(Photo: THE CANADIAN PRESS/Chris Young)
Well, I can honestly say I did not expect to see this happen this season. Yes, the franchise player took his talents to a warmer climate but with the moves the Raptors made in the offseason and during the draft I still figured the Raptors could put together a 30+ win season and potentially fight for the 8th spot in the East if things went really well. Call me an optimist, but I felt the talent on the Raptors roster was enough to be competitive. It seems that was just a pipe dream, and practically an impossibility now.
The Toronto Raptors fought the early February weather and managed to arrive in Atlanta, Georgia this morning in time for shootaround but when it was game time the Raptors were unable to turn their fortunes around and the losing streak continued at the hands of the Atlanta Hawks with a 100-87 loss.
All 5 Raptors starters ended up with double digit points tonight and they managed to keep the score close for the first half, which essentially has been the case all season. But what has also been the case all season is the Raptors' 'tale of 2 halves' where a poor third quarter ends up putting them behind too much to be able to rally with effectiveness down the stretch in the fourth quarter.
I'm not saying anything that Raptors fans aren't already aware of, but the rash of injuries have played a major role in the Raptors' inability to win games. The Raptors are currently without the services of Reggie Evans, Leandro Barbosa, and Linas Kleiza, not to mention various players in and out of the roster so far this season - Jerryd Bayless, Sonny Weems, Ed Davis, and Jose Calderon. Other than financial benefits, I don't know if the Jarrett Jack/David Andersen trade has helped the Raptors thus far this season. I guess I should just resign to the fact that the trade was made with financial flexibility and a potential (and likely) NBA lockout in mind.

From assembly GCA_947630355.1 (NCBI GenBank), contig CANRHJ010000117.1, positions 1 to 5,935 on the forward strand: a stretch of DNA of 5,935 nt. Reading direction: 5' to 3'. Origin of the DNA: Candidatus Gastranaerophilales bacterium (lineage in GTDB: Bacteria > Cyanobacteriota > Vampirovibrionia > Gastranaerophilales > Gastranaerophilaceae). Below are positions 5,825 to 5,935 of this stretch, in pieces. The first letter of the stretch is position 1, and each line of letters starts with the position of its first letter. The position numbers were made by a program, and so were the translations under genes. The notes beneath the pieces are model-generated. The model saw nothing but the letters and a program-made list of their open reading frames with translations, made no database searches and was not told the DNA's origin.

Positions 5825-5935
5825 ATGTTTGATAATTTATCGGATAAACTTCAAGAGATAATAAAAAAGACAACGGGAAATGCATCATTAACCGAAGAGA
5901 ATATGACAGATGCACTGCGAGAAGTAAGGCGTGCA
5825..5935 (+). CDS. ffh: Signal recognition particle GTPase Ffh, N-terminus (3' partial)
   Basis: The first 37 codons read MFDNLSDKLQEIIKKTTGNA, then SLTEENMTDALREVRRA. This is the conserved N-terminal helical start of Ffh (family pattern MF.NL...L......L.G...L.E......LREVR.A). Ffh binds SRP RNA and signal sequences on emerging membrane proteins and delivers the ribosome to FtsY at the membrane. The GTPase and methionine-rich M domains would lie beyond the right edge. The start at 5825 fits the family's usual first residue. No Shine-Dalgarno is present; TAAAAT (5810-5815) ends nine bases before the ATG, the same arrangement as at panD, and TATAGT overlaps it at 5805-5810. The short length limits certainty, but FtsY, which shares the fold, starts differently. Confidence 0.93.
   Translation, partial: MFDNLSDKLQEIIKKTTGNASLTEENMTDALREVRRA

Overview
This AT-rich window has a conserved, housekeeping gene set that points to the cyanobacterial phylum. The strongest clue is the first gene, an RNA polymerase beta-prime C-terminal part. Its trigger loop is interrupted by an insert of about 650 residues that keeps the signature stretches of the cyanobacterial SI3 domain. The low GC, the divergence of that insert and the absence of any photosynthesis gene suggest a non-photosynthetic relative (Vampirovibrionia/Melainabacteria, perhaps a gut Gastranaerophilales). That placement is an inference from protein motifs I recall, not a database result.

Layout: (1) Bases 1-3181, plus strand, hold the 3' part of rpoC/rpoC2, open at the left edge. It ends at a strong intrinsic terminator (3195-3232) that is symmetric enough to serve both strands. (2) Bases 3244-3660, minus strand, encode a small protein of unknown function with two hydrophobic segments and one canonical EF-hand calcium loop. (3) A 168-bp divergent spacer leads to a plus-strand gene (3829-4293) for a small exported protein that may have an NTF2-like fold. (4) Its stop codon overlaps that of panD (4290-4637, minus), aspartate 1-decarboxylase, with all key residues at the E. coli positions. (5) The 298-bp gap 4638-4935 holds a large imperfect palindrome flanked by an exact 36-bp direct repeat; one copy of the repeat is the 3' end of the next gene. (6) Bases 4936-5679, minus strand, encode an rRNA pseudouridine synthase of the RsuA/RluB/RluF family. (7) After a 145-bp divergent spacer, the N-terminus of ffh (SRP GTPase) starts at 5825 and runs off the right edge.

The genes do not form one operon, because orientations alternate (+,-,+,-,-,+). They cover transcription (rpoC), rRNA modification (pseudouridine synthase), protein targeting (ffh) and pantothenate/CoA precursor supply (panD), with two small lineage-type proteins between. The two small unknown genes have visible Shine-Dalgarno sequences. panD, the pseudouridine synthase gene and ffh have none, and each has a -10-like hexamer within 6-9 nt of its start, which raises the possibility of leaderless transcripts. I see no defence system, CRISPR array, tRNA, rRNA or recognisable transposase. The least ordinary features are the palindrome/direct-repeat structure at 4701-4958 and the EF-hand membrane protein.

I'm extremely interested in seeing what, if any, moves Bryan Colangelo makes leading up to the trade deadline, which is now 3 weeks away. The Raptors have the rest of the Bosh trade exception to use by July, some expiring contracts, and some cleared cap room through buyouts (Peja Stojakovic). I know the talk of tanking always heats up any time a team is in the basement, but I think that strategy & mentality is more hype than anything else. Let's face it, many years there is not a consensus #1 overall pick leading up to the NBA Draft (I don't see this year being an exception), the NBA Draft itself is a lottery really, not just the slotting of the top 14 picks.
But what should the Raptors do this offseason? Court another 'name' or 'names' like they did with Hedo last summer? Or continue to build? Obviously things have to change, but what exactly? Will players come to Toronto and want to stay? As a follower of the franchise since it's inception, I am starting to become leary (and somewhat jaded) about the reasons and factors that play into the Raptors best players eventually leaving the franchise, with the Raptors practically getting nothing in return. This could all be a moot point depending on what happens with the timing and results of the NBA labour discussions, but management still has to work toward building a competitive team despite all of the other unanswered questions.